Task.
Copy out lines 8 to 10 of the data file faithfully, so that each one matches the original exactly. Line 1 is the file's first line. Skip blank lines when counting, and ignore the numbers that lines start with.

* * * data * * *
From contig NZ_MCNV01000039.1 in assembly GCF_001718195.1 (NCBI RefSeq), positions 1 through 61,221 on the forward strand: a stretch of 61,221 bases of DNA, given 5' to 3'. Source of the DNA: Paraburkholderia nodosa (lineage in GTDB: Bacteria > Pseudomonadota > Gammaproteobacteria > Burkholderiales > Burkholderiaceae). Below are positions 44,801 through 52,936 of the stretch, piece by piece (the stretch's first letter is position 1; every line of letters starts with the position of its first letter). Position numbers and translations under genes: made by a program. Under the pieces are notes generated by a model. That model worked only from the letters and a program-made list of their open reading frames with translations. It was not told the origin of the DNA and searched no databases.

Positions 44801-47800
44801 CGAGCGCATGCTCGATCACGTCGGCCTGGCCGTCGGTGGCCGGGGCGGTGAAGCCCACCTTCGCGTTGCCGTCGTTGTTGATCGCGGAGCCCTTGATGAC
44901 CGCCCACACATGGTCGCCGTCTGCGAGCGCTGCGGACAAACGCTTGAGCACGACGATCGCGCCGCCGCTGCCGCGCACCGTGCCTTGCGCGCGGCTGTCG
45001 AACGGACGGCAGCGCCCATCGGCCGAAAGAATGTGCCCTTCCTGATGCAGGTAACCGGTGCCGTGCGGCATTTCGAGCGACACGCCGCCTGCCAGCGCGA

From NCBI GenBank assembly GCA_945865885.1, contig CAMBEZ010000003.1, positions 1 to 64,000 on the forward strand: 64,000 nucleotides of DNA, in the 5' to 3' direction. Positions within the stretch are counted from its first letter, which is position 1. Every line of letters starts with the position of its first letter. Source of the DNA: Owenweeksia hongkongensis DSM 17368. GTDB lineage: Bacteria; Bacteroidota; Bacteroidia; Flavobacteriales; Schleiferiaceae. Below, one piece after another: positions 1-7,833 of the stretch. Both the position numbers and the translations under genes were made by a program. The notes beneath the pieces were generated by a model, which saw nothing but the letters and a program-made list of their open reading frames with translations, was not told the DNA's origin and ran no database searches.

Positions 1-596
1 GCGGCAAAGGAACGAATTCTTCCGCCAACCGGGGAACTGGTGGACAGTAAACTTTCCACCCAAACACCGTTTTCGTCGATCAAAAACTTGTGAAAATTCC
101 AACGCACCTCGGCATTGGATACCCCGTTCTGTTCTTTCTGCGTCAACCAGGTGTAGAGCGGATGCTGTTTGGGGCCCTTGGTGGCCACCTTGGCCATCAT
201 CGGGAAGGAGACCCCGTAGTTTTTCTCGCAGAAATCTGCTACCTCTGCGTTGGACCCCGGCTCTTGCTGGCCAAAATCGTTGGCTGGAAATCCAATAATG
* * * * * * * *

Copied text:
1 GCGGCAAAGGAACGAATTCTTCCGCCAACCGGGGAACTGGTGGACAGTAAACTTTCCACCCAAACACCGTTTTCGTCGATCAAAAACTTGTGAAAATTCC
101 AACGCACCTCGGCATTGGATACCCCGTTCTGTTCTTTCTGCGTCAACCAGGTGTAGAGCGGATGCTGTTTGGGGCCCTTGGTGGCCACCTTGGCCATCAT
201 CGGGAAGGAGACCCCGTAGTTTTTCTCGCAGAAATCTGCTACCTCTGCGTTGGACCCCGGCTCTTGCTGGCCAAAATCGTTGGCTGGAAATCCAATAATG